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From 1 January 2015 significant changes will be introduced in the EU VAT legislation for the provision of services in the areas of telecommunications, broadcasting and electronic services.
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Start-Ups Take Heed! How McDonald's Is Beating The Recession
Why aren't businesses queuing up to learn the secrets of their business model? They're not just merely surviving, but profiting from the economic downturn.
TOM TAINTON reports on how the fast-food giants are defying the economic downturn.
The credit crunch looms large over almost every sector of the economy, and the restaurant industry is feeling the pinch more than most. Last year saw a 22.5% drop in consumer spending to the staggering tune of £5bn. But fear not, yet to succumb to the economic chill is the fast-food giant McDonald's who announced plans to open 1,000 new restaurants in 2009. No stranger to controversy, the chain has shrugged off government health bills, environmental protests, and an army of the critically obese, filing legal proceedings at every opportunity. Can anything stop this calorific juggernaut? Well, apparently not, no.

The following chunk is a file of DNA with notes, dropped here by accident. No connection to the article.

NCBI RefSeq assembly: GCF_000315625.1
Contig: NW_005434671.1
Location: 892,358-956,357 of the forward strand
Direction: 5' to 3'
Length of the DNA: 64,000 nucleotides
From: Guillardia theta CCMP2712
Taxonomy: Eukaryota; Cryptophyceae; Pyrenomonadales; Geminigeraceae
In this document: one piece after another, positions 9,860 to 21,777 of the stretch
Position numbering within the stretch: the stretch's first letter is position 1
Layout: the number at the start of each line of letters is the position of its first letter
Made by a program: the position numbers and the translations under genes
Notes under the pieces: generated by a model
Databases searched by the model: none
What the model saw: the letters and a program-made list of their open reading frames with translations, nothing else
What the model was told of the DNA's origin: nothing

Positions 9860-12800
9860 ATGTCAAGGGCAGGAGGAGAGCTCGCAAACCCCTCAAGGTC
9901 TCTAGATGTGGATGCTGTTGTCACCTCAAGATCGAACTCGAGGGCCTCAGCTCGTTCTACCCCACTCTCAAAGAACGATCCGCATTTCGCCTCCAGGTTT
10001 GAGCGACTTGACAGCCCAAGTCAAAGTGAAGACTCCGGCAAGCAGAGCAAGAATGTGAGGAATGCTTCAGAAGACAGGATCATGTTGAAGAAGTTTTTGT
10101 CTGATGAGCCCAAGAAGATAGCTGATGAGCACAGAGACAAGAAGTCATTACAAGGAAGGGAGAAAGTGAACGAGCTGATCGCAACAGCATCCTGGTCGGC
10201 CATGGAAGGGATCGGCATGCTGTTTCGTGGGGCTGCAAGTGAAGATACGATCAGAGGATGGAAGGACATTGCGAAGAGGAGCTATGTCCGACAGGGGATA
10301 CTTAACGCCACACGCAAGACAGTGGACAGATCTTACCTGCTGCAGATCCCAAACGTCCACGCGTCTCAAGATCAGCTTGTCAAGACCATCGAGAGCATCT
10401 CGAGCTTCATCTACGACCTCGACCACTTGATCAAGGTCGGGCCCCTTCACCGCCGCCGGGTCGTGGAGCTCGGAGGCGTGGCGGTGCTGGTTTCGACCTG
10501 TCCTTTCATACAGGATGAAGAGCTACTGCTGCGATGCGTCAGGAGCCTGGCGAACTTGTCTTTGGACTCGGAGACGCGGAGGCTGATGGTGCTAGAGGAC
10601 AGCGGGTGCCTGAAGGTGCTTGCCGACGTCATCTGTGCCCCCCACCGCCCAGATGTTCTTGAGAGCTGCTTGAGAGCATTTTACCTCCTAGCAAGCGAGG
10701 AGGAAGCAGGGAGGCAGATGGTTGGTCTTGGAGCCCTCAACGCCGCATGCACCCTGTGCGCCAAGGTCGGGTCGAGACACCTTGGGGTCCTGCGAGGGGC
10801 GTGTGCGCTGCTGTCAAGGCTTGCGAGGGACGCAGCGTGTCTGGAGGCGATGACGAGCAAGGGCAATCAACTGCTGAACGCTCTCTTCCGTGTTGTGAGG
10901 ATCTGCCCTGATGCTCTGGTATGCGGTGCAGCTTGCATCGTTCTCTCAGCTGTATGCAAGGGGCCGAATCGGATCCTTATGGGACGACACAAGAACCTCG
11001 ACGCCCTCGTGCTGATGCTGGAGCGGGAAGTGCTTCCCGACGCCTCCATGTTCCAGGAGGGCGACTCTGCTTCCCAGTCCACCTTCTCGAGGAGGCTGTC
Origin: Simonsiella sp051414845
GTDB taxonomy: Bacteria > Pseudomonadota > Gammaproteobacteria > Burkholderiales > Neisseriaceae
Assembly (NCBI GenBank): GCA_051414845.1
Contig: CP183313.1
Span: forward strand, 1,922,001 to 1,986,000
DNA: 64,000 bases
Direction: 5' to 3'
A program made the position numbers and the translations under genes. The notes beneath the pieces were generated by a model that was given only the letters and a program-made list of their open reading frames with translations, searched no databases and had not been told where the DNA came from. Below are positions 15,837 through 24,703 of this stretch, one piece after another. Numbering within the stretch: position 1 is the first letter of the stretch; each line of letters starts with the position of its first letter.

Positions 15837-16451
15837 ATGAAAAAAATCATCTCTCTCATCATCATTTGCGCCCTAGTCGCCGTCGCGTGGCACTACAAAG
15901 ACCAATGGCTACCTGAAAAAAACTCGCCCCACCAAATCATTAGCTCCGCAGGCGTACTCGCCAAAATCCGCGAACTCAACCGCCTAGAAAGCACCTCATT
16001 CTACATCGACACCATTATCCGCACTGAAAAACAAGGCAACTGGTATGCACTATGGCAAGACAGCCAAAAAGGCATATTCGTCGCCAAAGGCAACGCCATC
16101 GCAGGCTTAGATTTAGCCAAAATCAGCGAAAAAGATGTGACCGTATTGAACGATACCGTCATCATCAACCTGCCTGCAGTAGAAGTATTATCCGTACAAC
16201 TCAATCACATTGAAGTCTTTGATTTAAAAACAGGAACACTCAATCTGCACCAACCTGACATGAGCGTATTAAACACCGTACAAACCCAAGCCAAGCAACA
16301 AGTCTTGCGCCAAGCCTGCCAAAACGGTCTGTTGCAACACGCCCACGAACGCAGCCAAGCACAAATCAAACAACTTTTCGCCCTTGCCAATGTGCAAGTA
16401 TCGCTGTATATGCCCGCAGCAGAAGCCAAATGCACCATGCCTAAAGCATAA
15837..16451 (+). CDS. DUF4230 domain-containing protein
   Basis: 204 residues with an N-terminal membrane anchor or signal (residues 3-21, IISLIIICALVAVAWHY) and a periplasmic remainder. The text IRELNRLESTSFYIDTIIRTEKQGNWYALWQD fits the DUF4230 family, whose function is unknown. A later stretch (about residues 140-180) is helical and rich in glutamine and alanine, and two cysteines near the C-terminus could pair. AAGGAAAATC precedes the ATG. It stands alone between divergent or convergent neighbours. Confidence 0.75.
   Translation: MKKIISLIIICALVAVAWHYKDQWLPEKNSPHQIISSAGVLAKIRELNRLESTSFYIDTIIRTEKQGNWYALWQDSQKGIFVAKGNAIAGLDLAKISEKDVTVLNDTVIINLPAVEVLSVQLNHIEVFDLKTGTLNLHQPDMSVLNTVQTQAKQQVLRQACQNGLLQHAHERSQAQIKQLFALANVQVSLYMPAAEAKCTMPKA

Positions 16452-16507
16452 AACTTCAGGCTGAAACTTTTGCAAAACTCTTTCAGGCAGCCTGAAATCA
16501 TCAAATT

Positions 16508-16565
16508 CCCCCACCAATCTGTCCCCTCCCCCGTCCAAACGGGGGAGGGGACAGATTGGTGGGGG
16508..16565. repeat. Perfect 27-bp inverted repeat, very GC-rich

Despite revenue losses of £180m, McDonald's experienced 5% growth in same-store sales profiting from dirt-cheap prices, and the remarkable omnipresence of an outlet around every corner. In other words, the food's crap, but, hey, you ain't gonna be able to ignore us. The company defied the global rising costs of ingredients by actually reducing their total operating costs and expenses by 8%. This begs the question - why aren?t businesses queuing up to learn the secrets of their business model? They're not just merely surviving, but profiting from the economic downturn. Hell, McDonald's even had the cheek to bump up the prices of its double cheeseburger and still the hungry masses came flocking.
The chain plans to invest £2.1bn in opening the new locations, creating 4,000 'McJobs' in the process. The company attributes their remarkable success to the "redesign of restaurants and staff uniform, and the transition to healthier food". Sure, that and the fact that lunch in another restaurant will be twice as costly. Let's face it, a customer knows what to expect. It's familiar, it's quick and more importantly it's not going to bankrupt you. The bigwigs down at McDonald's HQ are smart cookies; they've seen an opportunity to take advantage of us weary, penniless folk and they've grasped it with both hands. The old business principle of the fittest surviving is truer than ever, although in this case one might say it's more survival of the fattest.